Clashes between Iranian security forces and members of a Sufi order in Tehran began after protesters gathered in front of a police station in northern Tehran, demanding the release of some members of their sect. (Twitter)

February 15, 2019

Authorities have handed down prison sentences to over 200 Gonabadi dervishes, amounting to a total of 1000 years of jail time. The convictions follow a brutal attack by police against the dervishes in 2018, and a crackdown on their rights  — and yet, as part of his commemoration of the 40th anniversary of the Islamic Revolution, the Supreme Leader asserted that the Islamic Republic was “merciful and forgiving,” insisting that, “since its inception, this revolution has never been merciless nor has it ever shed blood.”

IranWire has obtained the mug shots of 36 incarcerated dervishes, many of which tell the story on their own of what the Gonabadis have been through — for this reason, prison officials have recently taken new photographs to replace them.

Almost a year ago, on Monday, February 19, 2018, violent clashes between protesting Gonabadi dervishes and police resulted in the deaths of five people. Over 300 dervishes were arrested, violently attacked and then taken to the Greater Tehran Central Penitentiary, known as Fashafuyeh Prison. During the arrests many of the dervishes were injured by police firing pellets. The police also used batons, cutlasses, metal bars and Tasers during their attacks.

Human Rights Watch has supplied the most recent available information about the continued detention of Gonabadi dervishes. The courts have handed down sentences that include prison terms ranging from four months to 26 years, flogging, internal exile, travel bans, and a ban on membership to social and political groups. Flogging as punishment is recognized under international human rights law as a form of torture. During trials that lasted as short as 15 minutes, judges repeatedly insulted the accused and focused their questions on their faith as opposed to any recognized or official crime.

“The unjust trials of over 200 dervishes is one of the largest crackdowns against a religious minority in Iran in a decade,” said Sarah Leah Whitson, Middle East director at Human Rights Watch. “Authorities have used the February protests as an excuse to intimidate this vulnerable group and silence another segment of Iranian society demanding basic rights from a repressive security state.”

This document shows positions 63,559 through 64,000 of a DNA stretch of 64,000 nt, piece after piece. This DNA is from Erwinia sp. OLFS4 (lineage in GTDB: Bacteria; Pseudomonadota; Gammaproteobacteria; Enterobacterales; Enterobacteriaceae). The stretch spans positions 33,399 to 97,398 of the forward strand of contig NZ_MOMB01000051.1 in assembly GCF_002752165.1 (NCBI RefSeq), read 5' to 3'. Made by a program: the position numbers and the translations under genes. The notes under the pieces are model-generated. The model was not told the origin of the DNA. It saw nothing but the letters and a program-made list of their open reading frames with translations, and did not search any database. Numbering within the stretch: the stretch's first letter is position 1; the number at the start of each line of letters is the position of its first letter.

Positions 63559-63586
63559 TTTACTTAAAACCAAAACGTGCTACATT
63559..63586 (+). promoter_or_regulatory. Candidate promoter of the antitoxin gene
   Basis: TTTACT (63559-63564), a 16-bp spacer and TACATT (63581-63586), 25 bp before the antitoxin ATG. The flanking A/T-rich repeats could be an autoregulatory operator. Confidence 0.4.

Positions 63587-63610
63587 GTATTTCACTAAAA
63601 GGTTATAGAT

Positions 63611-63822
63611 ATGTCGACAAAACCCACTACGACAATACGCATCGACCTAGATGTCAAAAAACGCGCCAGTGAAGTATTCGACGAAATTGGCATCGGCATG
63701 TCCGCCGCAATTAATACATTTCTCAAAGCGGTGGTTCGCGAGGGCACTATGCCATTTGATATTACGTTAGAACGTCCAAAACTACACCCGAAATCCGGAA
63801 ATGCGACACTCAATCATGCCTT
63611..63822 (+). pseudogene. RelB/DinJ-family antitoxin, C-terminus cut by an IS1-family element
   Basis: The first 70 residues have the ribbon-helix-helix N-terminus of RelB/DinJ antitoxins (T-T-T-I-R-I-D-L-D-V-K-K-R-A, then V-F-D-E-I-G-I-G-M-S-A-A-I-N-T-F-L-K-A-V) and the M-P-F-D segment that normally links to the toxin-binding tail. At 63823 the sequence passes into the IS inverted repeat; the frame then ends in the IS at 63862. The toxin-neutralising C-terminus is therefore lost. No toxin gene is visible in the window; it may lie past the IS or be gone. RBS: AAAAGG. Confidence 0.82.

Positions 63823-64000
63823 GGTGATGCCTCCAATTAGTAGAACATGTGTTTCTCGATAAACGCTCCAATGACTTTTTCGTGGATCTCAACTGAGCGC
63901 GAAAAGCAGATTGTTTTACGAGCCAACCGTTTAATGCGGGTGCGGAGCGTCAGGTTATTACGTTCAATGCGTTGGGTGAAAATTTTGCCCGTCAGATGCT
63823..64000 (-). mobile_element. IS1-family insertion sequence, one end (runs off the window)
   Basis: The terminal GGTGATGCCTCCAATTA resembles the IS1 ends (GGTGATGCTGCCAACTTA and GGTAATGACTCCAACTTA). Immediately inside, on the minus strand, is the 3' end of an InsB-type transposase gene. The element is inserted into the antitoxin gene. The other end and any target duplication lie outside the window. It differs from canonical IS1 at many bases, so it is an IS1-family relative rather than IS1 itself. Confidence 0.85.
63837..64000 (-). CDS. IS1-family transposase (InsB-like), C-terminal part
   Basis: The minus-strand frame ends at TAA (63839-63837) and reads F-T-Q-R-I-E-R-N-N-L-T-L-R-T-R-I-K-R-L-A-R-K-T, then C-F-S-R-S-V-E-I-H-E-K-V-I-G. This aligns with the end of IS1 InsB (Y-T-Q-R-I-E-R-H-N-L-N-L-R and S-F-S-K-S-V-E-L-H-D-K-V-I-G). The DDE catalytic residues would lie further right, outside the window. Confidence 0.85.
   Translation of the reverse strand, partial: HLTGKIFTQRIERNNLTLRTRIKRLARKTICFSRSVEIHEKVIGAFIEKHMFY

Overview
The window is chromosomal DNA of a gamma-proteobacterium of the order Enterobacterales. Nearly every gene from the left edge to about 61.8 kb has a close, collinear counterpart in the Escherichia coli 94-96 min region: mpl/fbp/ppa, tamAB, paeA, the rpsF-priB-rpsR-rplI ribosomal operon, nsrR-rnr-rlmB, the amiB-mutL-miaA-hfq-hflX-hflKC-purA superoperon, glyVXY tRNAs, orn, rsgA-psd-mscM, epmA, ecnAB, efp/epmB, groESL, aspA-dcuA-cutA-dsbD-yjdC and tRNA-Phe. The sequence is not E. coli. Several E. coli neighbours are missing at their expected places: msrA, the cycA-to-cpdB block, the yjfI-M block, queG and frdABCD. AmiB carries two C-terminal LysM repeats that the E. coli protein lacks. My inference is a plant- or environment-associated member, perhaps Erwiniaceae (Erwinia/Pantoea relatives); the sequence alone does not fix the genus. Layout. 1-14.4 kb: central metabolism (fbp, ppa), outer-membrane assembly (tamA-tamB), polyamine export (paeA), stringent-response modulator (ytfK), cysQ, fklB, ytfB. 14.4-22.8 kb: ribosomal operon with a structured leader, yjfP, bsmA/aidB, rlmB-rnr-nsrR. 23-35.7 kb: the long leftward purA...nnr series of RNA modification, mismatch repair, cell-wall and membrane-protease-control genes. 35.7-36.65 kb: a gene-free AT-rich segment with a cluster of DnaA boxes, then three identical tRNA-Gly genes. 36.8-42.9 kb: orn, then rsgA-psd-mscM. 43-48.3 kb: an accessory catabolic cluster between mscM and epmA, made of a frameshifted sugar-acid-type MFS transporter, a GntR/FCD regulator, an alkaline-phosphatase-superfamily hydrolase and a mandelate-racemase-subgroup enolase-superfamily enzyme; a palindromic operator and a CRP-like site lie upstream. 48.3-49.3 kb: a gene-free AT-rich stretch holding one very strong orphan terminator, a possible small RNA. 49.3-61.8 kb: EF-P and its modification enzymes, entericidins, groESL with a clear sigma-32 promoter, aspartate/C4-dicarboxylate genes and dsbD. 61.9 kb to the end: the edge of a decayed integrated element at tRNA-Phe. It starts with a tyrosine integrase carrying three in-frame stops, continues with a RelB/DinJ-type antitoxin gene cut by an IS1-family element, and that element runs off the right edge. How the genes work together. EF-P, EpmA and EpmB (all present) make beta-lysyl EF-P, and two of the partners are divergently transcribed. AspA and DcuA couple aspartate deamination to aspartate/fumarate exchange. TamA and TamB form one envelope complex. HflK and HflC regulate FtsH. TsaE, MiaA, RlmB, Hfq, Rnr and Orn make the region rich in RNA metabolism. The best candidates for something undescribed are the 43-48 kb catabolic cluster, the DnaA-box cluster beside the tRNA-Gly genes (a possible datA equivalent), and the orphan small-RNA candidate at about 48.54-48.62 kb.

The youngest among them was 18-year-old Armin Abolfathi, who was arrested along with his father and two brothers. His brother Arman Abolfathi, who had been sentenced by the lower court to seven years in prison and 74 lashes, was recently released after the court of appeals found him not guilty. Mohammad Reza Abolfathi was also sentenced to seven years in prison and 74 lashes.

Mohammad Reza Zehtab was sentenced to seven years in prison and 74 lashes. He is serving his sentence at Ward 2 at Fashafuyeh Prison

 

Massoud-Ali Madani was also sentenced to seven years in prison and 74 lashes and is being held at Ward 2 at Fashafuyeh Prison

 

 

Mehdi Izadpanah is serving time at Ward 3 of Fashafuyeh Prison. He has been sentenced to five years in prison and two years in exile in the city of Sirjan in Kerman province

 

 

 

 

                                                                                      Mehdi Mehdilou

 

Musa Fazlipour is serving a four-year sentence at Fashafuyeh Prison’s Ward 4

                                                                                   Hashem Avazeh

 

 

                                                                                   Vahid Khamoush

Iran Wire

About Track Persia

Track PersiaTrack Persia is a Platform run by dedicated analysts who spend much of their time researching the Middle East, in due process we fall upon many indications of growing expansionary ambitions on the part of Iran in the MENA region and the wider Islamic world. These ambitions commonly increase tensions and undermine stability.